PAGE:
Hambourg Conservatory of Music

Hambourg Conservatory of Music. Toronto private school operated 1911-51 by members of the Hambourg family. Michael, who had directed the Hambourg Conservatoire in London, began teaching with his sons Jan and Boris at the Heintzman studios in Toronto in 1910.

Hambourg Conservatory of Music

Hambourg Conservatory of Music. Toronto private school operated 1911-51 by members of the Hambourg family. Michael, who had directed the Hambourg Conservatoire in London, began teaching with his sons Jan and Boris at the Heintzman studios in Toronto in 1910. They opened the Hambourg Cons on Gloucester St on the occasion of a visit to Toronto by Mark Hambourg. In 1913 they moved to 194 Wellesley St E at the corner of Sherbourne St. The new conservatory's attic was converted into a student recital hall. After Michael's death in 1916 Jan and Boris served as co-directors until Jan's return to Europe in the early 1920s. Boris was sole director thereafter. His wife Maria Bauchope, a New-Zealand born pianist, served as business manager and also, with intuitive awareness of Toronto's growing social and cultural needs, developed the conservatory as a centre for the arts with an international flavour. The Hart House String Quartet and the Hambourg Trio prepared their concerts there. Many visual artists and writers (eg, the painters Arthur Lismer and John Russell and the poets E.J. Pratt, Charles G.D. Roberts, and Arthur Stringer) dropped by habitually for the pleasure of cosmopolitan company and conversation about the arts.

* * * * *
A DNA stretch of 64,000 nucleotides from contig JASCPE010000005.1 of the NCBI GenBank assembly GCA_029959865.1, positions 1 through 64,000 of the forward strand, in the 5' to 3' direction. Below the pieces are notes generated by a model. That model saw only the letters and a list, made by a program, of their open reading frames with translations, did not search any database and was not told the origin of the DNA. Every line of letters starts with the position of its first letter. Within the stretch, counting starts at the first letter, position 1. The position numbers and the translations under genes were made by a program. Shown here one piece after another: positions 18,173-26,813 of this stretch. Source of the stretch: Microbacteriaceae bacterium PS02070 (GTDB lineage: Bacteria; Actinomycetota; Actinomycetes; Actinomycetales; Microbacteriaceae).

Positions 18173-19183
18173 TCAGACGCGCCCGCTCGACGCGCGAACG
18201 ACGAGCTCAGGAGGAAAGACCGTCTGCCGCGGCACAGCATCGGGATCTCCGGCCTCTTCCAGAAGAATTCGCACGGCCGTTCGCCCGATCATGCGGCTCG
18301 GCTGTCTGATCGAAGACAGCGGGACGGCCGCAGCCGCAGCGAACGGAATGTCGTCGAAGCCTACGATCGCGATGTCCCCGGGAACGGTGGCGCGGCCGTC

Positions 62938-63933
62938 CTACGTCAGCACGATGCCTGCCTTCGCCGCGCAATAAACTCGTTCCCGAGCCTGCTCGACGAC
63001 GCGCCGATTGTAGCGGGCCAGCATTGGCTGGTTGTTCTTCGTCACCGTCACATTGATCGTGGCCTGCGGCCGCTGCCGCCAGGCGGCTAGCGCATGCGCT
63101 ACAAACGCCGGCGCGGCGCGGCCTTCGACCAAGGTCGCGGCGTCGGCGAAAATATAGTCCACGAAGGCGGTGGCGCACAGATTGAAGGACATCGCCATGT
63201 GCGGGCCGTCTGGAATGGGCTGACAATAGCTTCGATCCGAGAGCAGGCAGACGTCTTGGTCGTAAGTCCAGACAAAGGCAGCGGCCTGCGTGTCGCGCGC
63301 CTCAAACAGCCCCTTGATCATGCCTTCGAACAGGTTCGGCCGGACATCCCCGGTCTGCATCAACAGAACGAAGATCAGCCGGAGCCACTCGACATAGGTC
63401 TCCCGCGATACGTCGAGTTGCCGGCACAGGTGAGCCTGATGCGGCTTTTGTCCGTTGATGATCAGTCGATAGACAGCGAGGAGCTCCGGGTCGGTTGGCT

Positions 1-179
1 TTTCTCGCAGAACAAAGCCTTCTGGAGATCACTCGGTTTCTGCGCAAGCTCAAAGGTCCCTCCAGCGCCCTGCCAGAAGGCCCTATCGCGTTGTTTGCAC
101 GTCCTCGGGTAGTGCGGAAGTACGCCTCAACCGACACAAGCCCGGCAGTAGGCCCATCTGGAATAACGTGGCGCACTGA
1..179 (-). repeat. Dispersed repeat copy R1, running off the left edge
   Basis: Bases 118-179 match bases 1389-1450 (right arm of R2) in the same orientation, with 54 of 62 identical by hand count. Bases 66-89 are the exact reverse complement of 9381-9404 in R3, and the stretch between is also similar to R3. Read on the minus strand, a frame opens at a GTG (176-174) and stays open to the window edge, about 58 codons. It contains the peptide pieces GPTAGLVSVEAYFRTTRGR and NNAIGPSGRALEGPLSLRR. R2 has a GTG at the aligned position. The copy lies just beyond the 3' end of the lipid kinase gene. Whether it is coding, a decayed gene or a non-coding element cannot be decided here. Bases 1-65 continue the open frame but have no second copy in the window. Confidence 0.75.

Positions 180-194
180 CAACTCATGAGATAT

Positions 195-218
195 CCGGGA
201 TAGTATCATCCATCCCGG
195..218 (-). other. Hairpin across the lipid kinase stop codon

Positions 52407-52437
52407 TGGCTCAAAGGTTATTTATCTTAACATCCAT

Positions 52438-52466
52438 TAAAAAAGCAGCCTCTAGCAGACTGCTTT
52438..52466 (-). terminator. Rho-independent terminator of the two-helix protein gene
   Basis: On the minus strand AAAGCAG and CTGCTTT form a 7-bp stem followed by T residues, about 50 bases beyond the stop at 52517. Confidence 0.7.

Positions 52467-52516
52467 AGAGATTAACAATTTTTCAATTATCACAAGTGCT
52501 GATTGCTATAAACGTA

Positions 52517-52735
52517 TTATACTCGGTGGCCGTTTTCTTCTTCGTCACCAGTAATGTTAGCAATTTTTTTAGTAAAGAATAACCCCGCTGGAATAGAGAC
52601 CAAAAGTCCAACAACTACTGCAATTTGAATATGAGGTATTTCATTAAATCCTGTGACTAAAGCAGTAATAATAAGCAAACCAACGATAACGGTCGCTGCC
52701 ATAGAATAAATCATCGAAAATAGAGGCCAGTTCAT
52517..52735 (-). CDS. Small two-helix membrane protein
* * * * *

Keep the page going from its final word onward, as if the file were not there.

The Hambourgs brought to Toronto many fine teachers from Europe and also recruited local instructors. The faculty was a large one. In 1914 it comprised 30 teachers of piano, 11 of voice, 8 of violin, 4 of theory, 2 each of cello, organ, flute, mandolin/banjo, and composition, and 1 each of drama, French, German, and dancing. Among notable faculty members, over the school's 40 years of activity, were Marcus Adeney, Boris Berlin, Helmut Blume, Giuseppe Carboni, Rachel Cavalho, Ernest J. Farmer, Eduardo Ferrari-Fontana, Emil Gartner, Alberto Guerrero, Clement Hambourg, Redfern Hollinshead, Eustache Horodyski, Gerald Moore, Elie Spivak, and Reginald Stewart. Branches of the conservatory, operated by associated teachers, flourished throughout the city from 1918 to the 1940s, the longest-lived (1919-43) located at 481 Roncesvalles and on Queen St E. During the 1930s some of the teachers travelled to their pupils' homes.


Further Reading

  • Hausmann, E.H. 'Who remembers 194 Wellesley?' Toronto Daily Star, 6 Jan 1968

    Adaskin, Harry. A Fiddler's World (Vancouver 1977)